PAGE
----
How the coronavirus has disrupted cultural practices and forced content creators, performers, cultural institutions to re invent themselves.
How coronavirus disrupted cultural practices: The outbreak and the rapid spread of the deadly virus are pushing international policymakers to come up with strict measures that are likely to disrupt global operations. Different countries have developed various plans to help cope with the crisis posing a significant impact on the supply chain. The most affected sections include the cultural festivals, tourism, and transport sectors.
Impacts of Coronavirus on Culture
The COVID-19 outbreak is not only causing sickness and death but is also affecting our cultural behavior. Mass gatherings have been banned, to control the spread as other countries go into lockdown. Many people’s sources of livelihood that rely on events have been adversely affected, businesses are collapsing, but you can still read more on strategies to boost your customer base.
Arts and the movie industries that rely on large gatherings have also suffered great hits. Major festivals, sports, and concerts have either been canceled or suspended till the coast is clear. The London Glasgow and Tokyo Olympics have been postponed, and major footballing fixtures are on hold.
Artists have had to postpone tour dates as others come up with live performances via social media platforms to connect with their audience. Due to lockdown, museums and art centers such as the Legendary MOMA, Wellcome Trust, and the V&A have shut their doors.
The Pandemic is a test for Celebrities
We all know that crisis times disclose a person’s real character, and the pandemic is revealing celebrities’ distinct personalities. COVID-19 has desperately equalized the rich, poor, and the famous. Most superstars are going through tough times, as no one seems to care about what they are wearing or who they are dating.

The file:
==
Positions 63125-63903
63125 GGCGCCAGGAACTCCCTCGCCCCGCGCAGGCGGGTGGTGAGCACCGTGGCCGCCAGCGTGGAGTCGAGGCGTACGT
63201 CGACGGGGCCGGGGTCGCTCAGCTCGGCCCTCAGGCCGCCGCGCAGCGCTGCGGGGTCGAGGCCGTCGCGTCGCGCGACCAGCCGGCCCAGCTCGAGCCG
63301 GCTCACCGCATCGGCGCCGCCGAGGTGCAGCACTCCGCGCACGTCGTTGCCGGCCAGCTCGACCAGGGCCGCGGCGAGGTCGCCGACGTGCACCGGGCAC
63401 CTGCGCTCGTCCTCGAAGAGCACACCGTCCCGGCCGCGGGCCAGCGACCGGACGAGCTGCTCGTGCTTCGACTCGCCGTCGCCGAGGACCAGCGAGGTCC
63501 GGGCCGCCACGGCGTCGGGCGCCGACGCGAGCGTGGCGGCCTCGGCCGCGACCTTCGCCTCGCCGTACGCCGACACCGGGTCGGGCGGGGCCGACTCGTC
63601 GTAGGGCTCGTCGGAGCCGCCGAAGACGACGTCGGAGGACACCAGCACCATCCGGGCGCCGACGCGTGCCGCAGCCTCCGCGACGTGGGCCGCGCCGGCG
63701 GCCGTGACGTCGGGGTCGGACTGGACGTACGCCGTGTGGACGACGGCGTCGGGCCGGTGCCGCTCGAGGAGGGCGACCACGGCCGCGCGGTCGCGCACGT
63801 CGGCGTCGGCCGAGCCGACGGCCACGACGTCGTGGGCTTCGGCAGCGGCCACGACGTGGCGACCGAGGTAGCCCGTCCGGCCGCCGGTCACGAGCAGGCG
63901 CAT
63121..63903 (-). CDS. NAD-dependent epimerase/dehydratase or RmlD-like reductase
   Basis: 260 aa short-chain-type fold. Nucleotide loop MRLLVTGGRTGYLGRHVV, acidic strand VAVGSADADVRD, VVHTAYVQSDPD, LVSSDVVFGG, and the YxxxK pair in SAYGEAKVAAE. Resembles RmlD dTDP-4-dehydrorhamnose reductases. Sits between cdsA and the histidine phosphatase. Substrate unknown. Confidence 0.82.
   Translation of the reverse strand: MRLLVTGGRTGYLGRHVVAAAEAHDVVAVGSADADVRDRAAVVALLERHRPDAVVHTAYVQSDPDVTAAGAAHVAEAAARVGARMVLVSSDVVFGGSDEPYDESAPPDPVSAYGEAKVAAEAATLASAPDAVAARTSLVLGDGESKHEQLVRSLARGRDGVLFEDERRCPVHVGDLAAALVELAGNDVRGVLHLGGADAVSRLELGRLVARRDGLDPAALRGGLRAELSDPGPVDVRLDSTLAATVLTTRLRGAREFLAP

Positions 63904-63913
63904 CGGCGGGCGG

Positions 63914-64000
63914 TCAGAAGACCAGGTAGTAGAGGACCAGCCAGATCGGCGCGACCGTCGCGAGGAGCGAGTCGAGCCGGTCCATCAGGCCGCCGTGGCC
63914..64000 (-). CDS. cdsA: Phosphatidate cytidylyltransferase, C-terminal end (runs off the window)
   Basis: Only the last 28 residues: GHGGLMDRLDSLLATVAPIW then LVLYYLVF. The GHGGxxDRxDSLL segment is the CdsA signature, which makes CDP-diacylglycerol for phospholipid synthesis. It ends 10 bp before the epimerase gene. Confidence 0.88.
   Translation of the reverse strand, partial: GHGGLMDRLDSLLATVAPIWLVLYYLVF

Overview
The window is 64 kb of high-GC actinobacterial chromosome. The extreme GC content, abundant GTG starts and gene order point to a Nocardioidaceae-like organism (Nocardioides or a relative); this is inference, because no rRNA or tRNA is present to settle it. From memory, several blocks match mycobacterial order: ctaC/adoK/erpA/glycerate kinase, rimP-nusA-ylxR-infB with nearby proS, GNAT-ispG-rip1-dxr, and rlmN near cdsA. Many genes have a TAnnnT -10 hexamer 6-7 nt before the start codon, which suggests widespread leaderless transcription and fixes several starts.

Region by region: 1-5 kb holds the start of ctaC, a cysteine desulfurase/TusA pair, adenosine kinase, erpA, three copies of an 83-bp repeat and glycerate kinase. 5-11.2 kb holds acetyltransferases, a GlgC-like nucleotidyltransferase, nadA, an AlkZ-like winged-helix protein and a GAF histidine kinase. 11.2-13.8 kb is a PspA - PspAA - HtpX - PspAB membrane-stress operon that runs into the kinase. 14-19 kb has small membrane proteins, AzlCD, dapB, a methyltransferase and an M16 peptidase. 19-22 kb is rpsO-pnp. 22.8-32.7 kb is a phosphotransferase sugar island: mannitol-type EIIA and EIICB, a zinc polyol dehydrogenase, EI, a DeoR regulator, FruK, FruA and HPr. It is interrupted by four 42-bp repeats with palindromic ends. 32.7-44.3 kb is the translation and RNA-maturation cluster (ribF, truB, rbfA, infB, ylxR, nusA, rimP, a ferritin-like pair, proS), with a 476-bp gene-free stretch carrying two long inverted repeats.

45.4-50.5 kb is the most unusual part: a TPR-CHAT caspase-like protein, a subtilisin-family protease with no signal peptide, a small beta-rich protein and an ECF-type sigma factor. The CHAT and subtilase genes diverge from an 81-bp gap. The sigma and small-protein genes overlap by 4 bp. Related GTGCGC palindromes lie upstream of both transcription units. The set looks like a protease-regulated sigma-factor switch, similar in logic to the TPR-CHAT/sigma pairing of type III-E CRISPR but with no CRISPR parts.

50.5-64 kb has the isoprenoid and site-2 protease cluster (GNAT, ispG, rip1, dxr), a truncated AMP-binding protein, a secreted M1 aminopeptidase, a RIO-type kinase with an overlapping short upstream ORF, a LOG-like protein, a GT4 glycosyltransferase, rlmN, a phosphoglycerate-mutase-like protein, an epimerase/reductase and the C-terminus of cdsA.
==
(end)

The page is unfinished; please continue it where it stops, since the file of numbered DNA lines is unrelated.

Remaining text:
Everyone’s attention is now on the headline covering the pandemic, and it seems that celebrities have to live with the reality that they are not quite as important as they thought. The celebrity culture has elevated them over the collective good, but they have heavily relied on the lie that “work hard, and you can achieve all you want.”
It is a hard time to get famous, and it has clearly shown us that celebrities are not among the wealthiest individuals globally, but highly liaises with the general public to allow access to their lifestyle.
Their culture glorifies them not only through their performances but also for their wealth from their car collections, fantastic parties to property ownership. On the other hand, we forget to appreciate our real hardest workers, the health practitioners, supermarket staff, drivers, and delivery companies who are helping us cope with the crisis as the celebrities remain stuck at their homes. Though we might feel less at this moment, the superstars seem to feel more like us.
The coronavirus effects are bringing out devastating impacts on the cultural schedule and individual lifestyles due to the suspension and cancellation of significant events. Although combating the virus is the main priority, the effects on the cultural and entertainment industry may be felt long after the threat is over.